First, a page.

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Table of Contents

  1. Topic pack - Microeconomics - introduction
  2. 1.1 Competitive Markets: Demand and Supply
  3. 1.1 Competitive Markets: Demand and Supply - notes
    1. The nature of markets
    2. Types of markets
    3. Market structure
    4. Spectrum of competition
    5. Demand
    6. The law of demand
    7. Individual and market demand
    8. Non-price determinants of demand
    9. Movements along the demand curve
    10. Shifts in the demand curve
    11. Example - shifts and movements along a demand curve
    12. Exceptions to the normal law of demand
    13. Linear demand functions
    14. Linear demand functions - example
    15. The law of supply
    16. Non-price determinants of supply
    17. Movements along the supply curve
    18. Shifts in the supply curve
    19. Shifts and moves of supply curve
    20. The real supply curve?
    21. Linear supply functions
    22. Linear supply functions - example
    23. Market equilibrium
    24. Market equilibrium - notes
    25. Excess demand and excess supply
    26. Example 1 - the market for DVD players
    27. Example 2 - the market for fish
    28. Applications of demand and supply
    29. Calculating market equilibrium
    30. Calculating equilibrium - example
    31. Scarcity and choice
    32. Choice and opportunity cost
    33. Price signalling
    34. Market efficiency - consumer surplus
    35. Market efficiency - producer surplus
    36. Allocative efficiency
  4. 1.1 Competitive markets - questions
  5. 1.1 Competitive markets - simulations and activities
  6. 1.2 Elasticities
  7. 1.2 Elasticities - notes
  8. Section 1.2 Elasticities - questions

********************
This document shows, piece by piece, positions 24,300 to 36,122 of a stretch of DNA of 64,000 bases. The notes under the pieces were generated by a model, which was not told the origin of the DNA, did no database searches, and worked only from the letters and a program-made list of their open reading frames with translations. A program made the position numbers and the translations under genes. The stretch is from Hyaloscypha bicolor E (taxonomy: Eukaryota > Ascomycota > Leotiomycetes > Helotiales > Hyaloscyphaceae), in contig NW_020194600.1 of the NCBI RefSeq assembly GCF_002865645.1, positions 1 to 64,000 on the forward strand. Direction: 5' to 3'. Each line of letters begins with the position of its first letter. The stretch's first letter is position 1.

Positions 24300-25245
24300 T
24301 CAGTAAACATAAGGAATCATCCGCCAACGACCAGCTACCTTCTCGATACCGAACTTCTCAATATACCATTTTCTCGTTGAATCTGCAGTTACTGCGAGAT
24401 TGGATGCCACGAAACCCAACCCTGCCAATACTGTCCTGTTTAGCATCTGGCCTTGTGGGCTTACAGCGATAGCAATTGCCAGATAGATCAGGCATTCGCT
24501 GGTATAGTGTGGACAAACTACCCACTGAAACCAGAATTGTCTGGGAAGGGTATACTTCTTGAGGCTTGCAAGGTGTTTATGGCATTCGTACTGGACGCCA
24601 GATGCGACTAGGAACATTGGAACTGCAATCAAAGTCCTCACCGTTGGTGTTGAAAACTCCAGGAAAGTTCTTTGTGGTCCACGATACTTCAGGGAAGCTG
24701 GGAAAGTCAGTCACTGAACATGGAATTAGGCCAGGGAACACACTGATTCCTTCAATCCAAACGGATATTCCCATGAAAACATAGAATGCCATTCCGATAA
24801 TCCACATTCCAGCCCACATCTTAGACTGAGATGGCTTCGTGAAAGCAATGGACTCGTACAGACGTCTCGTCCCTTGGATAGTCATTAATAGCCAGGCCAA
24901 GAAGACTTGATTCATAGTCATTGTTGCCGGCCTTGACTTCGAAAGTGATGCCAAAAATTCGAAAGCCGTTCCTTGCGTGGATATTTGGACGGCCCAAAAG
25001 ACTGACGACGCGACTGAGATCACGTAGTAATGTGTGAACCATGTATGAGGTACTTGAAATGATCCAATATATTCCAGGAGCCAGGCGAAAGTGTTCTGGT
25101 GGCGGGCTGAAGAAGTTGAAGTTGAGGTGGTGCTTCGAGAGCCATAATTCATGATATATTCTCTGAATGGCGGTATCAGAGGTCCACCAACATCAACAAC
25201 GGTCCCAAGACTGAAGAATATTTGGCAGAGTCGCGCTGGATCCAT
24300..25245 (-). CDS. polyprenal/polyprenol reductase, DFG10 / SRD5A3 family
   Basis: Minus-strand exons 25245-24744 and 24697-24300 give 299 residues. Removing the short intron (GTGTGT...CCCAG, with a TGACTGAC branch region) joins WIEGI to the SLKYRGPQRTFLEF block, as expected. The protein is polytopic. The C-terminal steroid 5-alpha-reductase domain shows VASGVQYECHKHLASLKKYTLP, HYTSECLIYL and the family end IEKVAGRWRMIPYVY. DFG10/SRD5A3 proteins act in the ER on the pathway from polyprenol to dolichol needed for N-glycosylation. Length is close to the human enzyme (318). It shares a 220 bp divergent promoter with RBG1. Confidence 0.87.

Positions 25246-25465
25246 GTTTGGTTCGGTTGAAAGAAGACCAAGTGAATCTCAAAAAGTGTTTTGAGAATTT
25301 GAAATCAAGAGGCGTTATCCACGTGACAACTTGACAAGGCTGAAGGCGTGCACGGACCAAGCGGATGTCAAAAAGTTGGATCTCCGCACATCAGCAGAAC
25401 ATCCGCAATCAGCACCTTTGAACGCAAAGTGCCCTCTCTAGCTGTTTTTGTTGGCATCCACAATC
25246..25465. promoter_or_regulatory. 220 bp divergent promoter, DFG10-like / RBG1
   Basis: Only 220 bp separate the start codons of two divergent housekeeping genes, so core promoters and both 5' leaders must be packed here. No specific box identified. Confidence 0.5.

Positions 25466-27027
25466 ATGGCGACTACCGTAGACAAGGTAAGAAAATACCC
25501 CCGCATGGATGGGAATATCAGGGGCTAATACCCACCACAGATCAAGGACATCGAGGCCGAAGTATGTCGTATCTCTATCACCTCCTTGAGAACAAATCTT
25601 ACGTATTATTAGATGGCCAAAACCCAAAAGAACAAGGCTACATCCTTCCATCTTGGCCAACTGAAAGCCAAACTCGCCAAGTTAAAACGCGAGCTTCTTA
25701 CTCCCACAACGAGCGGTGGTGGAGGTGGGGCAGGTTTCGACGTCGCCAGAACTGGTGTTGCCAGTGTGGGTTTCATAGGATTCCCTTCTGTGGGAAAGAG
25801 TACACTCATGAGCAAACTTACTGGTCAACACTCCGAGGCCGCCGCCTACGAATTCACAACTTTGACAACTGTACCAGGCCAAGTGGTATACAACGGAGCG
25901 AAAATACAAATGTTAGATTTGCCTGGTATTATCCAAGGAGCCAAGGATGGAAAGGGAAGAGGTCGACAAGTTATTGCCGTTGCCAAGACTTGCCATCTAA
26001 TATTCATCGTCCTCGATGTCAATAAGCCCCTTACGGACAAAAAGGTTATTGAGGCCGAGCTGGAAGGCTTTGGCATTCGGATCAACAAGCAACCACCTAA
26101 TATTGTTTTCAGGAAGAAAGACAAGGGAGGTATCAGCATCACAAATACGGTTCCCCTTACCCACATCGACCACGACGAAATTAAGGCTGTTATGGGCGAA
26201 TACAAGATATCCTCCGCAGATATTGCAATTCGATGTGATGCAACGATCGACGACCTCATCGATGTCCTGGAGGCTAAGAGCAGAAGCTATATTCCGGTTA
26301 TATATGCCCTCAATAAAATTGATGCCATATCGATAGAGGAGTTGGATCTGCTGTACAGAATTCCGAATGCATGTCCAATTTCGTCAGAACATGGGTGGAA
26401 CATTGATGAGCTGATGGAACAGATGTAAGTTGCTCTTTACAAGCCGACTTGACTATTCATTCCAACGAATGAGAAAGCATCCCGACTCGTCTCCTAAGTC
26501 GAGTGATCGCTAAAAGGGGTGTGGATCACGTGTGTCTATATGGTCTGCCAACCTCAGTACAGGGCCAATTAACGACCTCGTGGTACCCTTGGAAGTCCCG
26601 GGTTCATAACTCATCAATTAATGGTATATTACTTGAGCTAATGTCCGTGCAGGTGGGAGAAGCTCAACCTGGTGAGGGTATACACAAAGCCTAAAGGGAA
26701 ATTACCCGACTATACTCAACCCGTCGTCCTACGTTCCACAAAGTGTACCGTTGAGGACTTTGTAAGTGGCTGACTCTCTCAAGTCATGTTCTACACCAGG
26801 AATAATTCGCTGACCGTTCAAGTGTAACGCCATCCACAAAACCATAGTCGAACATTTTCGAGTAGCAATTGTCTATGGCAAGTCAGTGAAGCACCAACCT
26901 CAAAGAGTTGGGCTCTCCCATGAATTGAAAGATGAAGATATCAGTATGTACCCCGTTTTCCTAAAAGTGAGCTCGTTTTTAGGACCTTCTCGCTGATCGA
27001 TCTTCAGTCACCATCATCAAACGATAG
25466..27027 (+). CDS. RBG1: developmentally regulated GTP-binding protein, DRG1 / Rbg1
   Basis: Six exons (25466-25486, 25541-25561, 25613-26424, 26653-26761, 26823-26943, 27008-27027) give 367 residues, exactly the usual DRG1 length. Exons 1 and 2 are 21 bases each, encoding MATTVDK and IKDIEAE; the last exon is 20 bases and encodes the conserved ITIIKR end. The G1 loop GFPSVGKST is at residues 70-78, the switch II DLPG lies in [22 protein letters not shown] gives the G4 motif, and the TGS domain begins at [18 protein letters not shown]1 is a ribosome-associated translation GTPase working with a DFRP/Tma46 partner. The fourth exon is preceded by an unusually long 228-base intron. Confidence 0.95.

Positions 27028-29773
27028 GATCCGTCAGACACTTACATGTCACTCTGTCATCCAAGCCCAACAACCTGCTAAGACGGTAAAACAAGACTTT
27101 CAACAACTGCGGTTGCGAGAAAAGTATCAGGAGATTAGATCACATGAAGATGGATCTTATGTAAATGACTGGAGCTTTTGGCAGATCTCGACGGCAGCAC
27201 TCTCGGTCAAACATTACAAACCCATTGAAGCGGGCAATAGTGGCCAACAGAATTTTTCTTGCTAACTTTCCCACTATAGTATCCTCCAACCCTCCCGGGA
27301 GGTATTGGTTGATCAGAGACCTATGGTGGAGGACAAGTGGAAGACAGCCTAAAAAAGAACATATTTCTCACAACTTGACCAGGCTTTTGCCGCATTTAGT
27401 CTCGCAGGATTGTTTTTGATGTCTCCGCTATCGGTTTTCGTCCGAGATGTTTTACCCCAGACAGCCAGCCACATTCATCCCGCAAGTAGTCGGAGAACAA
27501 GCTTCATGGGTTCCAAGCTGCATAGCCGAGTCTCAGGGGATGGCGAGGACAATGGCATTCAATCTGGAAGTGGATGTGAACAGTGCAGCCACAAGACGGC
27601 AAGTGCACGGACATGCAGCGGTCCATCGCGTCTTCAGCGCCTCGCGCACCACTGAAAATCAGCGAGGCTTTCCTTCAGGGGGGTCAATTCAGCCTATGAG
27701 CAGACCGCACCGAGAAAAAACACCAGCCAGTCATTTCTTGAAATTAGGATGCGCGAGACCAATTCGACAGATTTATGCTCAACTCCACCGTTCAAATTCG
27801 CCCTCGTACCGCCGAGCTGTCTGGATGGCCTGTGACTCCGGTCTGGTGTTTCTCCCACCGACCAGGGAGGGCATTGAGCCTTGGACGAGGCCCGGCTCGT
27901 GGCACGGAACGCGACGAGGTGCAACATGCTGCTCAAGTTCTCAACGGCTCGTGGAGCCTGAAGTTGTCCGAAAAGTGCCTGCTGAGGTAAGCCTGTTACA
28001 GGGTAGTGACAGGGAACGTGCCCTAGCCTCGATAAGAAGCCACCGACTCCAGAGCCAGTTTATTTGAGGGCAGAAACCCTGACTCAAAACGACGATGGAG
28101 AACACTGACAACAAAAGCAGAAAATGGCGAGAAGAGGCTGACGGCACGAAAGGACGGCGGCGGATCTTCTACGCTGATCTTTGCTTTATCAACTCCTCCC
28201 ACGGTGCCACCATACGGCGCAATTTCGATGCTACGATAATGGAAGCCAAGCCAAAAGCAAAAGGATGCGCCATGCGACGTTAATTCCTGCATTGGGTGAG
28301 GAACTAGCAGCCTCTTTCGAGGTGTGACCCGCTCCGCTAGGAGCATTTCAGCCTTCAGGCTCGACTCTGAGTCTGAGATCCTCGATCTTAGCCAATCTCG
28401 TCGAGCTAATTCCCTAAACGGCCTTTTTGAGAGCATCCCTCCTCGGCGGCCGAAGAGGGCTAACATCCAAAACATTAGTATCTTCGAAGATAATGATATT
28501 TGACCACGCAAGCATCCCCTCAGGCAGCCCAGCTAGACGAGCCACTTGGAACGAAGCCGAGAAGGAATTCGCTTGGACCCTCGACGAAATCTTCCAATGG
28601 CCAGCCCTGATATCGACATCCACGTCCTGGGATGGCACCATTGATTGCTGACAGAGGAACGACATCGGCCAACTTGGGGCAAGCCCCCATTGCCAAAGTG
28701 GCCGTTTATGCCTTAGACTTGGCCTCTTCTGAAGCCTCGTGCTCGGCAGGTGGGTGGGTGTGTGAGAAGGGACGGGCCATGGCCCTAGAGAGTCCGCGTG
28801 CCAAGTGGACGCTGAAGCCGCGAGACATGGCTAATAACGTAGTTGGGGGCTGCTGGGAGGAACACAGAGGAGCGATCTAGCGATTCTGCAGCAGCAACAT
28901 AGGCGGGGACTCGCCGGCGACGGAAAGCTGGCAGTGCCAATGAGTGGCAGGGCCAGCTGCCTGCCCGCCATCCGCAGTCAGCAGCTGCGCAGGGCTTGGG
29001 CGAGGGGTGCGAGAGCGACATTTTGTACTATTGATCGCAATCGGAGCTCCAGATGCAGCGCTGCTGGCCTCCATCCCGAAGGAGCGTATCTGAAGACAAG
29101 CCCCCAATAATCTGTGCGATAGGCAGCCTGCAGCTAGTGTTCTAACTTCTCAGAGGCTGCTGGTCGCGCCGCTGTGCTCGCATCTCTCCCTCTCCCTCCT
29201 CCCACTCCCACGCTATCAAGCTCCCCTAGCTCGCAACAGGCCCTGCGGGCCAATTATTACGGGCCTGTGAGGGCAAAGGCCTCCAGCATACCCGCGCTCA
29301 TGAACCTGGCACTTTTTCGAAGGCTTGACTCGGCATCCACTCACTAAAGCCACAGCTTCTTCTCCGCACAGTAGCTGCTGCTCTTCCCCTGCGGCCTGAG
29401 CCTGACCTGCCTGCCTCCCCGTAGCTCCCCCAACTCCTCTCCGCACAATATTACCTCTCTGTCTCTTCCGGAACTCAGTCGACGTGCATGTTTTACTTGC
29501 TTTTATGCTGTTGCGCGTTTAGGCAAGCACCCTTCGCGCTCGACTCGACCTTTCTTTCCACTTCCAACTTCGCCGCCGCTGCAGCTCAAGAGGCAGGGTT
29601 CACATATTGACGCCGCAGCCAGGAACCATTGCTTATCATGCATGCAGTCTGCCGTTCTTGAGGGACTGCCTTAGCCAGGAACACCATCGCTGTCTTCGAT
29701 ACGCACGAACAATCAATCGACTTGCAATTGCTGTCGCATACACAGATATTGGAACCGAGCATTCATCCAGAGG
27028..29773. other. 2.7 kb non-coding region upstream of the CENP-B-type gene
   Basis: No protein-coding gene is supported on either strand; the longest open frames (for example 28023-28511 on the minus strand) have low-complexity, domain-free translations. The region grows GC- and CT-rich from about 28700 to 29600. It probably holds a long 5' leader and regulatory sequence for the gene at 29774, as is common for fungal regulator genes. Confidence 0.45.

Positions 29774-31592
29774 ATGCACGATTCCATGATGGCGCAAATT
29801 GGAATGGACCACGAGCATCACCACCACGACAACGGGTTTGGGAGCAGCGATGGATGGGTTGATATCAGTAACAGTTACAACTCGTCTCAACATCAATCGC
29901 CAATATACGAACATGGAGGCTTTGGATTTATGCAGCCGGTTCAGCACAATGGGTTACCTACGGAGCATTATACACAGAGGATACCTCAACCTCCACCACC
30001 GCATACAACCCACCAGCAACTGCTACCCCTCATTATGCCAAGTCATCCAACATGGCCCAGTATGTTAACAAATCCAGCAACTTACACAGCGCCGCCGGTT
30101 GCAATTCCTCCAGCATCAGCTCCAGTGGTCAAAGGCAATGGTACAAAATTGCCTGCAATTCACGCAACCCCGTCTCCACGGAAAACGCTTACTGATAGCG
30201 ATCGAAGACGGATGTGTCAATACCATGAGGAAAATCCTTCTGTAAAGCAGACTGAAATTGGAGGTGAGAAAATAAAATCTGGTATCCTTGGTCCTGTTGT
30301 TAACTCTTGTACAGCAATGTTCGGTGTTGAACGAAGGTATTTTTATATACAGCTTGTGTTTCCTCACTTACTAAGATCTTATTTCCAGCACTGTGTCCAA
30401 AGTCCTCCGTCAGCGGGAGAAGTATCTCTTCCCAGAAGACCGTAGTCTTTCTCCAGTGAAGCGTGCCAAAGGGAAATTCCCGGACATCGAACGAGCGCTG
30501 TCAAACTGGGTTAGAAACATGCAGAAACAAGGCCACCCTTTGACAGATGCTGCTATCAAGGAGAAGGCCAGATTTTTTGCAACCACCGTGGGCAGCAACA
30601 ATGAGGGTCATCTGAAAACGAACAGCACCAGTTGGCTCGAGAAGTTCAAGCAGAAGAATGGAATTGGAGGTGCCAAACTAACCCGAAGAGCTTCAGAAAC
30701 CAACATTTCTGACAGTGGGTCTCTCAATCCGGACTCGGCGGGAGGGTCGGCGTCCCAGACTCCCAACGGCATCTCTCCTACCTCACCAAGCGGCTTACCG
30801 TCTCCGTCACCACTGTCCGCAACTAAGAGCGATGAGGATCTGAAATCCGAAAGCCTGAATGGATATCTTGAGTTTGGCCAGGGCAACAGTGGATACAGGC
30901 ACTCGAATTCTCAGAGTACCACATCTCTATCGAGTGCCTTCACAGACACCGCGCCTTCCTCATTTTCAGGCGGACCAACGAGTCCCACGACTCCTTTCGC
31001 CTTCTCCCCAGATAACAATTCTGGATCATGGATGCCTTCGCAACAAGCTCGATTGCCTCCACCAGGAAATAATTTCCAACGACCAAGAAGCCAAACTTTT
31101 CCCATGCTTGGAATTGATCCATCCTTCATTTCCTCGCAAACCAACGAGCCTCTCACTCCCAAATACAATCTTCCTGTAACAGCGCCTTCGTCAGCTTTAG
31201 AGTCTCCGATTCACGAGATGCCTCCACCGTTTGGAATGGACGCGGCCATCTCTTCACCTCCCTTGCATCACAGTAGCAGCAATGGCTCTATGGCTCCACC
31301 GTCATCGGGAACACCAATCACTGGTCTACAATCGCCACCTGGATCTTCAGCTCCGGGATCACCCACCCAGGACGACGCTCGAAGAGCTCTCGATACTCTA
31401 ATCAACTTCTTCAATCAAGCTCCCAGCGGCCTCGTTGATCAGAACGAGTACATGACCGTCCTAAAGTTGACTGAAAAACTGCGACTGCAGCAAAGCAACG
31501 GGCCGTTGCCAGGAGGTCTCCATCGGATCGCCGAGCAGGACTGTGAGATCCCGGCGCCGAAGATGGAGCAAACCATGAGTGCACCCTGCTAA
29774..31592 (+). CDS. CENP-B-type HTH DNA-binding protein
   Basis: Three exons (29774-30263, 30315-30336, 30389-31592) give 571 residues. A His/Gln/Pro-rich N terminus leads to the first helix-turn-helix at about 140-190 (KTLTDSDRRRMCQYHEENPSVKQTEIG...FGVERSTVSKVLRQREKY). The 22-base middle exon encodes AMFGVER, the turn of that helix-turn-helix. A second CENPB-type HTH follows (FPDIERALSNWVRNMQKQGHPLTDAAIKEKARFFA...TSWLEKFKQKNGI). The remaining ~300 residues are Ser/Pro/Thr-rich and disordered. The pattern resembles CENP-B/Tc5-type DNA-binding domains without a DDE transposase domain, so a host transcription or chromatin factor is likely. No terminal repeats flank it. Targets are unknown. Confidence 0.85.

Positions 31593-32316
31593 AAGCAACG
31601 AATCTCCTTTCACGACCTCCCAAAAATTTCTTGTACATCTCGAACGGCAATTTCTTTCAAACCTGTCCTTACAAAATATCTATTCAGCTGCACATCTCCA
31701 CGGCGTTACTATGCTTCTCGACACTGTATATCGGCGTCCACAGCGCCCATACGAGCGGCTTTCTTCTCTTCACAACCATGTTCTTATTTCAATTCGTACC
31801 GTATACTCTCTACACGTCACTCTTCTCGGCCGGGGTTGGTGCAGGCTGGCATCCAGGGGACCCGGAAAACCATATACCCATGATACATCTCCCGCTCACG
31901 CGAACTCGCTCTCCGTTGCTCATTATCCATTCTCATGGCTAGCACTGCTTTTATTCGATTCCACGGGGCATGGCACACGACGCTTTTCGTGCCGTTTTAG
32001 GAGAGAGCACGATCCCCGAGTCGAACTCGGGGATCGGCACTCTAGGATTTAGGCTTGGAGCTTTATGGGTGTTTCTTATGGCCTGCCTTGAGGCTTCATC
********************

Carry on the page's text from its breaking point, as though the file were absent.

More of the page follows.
9. Section 1.2 Elasticities - simulations and activities
  10. 1.3 Government intervention
  11. 1.3 Government Intervention - notes
  12. 1.3 Government intervention - questions
  13. 1.3 Government intervention - simulations and activities
  14. 1.4 Market failure
  15. 1.4 Market failure - notes
  16. Section 1.4 Market failure - questions
  17. Section 1.4 Market failure - simulations and activities
  18. 1.5 Theory of the firm
  19. 1.5 Theory of the firm - notes (HL only)
  20. Section 1.5 Theory of the firm - questions
  21. Section 1.5 Theory of the firm - simulations and activities
  22. Print View

Shifts of the demand curve - Non-price determinants

Syllabus: Explain how factors including changes in income (in the cases of normal and inferior goods), preferences, prices of related goods (in the cases of substitutes and complements) and demographic changes may change demand.

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nbCeteris paribus - Reminder

The demand curve is drawn on the assumption that only price has changed and everything else has remained the same. This is an important assumption to note. In reality many factors are changing at the same time, but if we are to analyse the factors causing a change in the market, we first need to isolate each of the factors. This assumption, known as 'ceteris paribus' or 'other things being equal' enables us to do this.


Having completed this session you should know and understand that:

1. Effective demand is the quantity of a good that would be bought at each and every price over a period of time.
2. It combines the desire for the good with an ability and willingness to pay for it.
3. Demand has several determinants, e.g. own price, price of other goods, real income, changes in tastes and fashion, season and population.
4. A change in price results in a movement along an existing demand curve.
5. A change in any other factor, apart from price, will cause the entire demand curve to shift.